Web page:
Lynne Kaley: About the Author
Principal Engineer, Trinity Bridge LLC / Trinity Bridge Digital


Lynne Kaley

Lynne Kaley is an internationally recognized industry expert and leader in the development and use of Risk-Based Inspection technology for the refining and petrochemical industry. She pioneered the development of RBI technology in the early 1990's and served as master editor for API RP 580 Third Edition and API RP 581. She is currently the master editor for the API RP 581 task group. Ms. Kaley provides technical support and engineering consulting for all levels of refinery technical experts and management. She also has extensive experience in preparation and delivery of training courses and technical presentations, and has taught numerous industry-related courses to practicing engineers.

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Published Articles

Examining the Latest Changes to API RP 581 Risk-Based Inspection Methodology Thinning and the Probability of Failure Calculations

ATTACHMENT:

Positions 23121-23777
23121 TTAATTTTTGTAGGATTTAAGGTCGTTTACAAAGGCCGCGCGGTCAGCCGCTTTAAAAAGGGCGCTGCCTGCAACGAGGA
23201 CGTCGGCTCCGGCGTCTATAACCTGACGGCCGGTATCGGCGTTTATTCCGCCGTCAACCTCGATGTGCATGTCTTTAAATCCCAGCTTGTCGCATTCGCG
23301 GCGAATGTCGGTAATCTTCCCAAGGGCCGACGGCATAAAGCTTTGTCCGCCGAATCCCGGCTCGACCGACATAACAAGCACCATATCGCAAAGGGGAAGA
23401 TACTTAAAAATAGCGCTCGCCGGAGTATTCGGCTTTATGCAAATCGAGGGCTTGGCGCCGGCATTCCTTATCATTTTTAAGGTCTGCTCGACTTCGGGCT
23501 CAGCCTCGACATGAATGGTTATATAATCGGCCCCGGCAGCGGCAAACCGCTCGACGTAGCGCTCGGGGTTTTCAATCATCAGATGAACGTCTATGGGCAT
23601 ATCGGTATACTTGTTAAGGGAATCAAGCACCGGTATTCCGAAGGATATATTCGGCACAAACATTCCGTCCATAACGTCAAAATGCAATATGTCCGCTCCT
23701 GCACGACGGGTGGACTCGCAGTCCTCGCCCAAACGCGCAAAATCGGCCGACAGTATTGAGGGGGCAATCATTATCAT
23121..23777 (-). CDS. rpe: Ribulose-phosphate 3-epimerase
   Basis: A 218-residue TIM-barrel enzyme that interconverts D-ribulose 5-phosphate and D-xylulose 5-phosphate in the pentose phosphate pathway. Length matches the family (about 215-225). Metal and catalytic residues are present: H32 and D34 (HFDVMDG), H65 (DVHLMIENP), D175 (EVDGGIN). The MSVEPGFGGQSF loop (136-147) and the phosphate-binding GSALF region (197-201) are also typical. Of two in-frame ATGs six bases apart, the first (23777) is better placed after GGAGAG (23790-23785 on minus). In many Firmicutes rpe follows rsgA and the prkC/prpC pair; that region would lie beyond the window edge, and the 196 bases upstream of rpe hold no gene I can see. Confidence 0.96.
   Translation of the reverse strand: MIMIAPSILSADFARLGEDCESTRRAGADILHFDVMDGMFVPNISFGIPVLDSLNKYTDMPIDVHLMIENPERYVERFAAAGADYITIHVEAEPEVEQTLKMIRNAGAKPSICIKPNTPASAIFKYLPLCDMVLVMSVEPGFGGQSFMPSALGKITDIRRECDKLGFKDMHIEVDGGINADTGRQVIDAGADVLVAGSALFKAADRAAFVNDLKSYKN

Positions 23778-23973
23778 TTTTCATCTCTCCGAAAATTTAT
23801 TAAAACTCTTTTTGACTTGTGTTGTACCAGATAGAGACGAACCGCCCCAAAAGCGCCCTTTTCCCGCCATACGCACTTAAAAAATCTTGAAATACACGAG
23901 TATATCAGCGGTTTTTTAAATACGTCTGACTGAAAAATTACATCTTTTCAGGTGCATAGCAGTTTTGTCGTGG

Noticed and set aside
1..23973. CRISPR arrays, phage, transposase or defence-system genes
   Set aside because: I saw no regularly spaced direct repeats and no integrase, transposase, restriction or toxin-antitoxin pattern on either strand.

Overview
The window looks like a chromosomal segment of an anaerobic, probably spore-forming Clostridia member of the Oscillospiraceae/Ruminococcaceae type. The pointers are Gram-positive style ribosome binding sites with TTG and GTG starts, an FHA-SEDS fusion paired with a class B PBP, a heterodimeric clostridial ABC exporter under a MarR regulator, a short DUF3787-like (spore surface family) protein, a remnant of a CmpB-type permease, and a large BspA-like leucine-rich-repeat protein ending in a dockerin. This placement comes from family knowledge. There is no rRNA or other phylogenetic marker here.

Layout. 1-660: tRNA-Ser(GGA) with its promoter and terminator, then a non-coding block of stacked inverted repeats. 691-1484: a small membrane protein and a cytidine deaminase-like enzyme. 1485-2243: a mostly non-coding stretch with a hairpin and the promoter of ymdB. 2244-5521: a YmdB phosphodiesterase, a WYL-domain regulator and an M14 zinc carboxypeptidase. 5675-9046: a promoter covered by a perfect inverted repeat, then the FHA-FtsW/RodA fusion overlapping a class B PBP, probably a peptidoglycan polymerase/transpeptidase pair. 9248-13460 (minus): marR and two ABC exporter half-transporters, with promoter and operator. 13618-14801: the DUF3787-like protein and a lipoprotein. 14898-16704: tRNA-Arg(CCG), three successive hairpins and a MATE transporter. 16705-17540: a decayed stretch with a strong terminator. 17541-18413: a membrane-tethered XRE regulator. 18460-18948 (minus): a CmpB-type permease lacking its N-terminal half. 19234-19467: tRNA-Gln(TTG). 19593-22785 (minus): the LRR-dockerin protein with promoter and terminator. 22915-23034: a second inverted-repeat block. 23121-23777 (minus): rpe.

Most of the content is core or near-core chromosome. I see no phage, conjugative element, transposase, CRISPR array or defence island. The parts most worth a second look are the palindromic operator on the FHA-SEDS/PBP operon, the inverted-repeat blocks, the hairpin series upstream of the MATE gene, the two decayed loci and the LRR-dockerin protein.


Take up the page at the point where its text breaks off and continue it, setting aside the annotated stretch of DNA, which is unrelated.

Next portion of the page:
November/December 2016 Inspectioneering Journal
By Lynne Kaley at Trinity Bridge LLC / Trinity Bridge Digital

This paper provides the background for the technology behind the Third Edition thinning model as well as step-by-step worked examples demonstrating the methodology for thinning in this new edition of API RP 581.

Blog
October 18, 2016 By Lynne Kaley at Trinity Bridge LLC / Trinity Bridge Digital

Seasoned and knowledgeable inspectors are becoming harder and harder to keep. But using some of the industry documents in a smart way, inspectors with less experience can perform like an inspector with many more years of experience and even develop a great materials specialty with practice.

Blog
September 12, 2016 By Lynne Kaley at Trinity Bridge LLC / Trinity Bridge Digital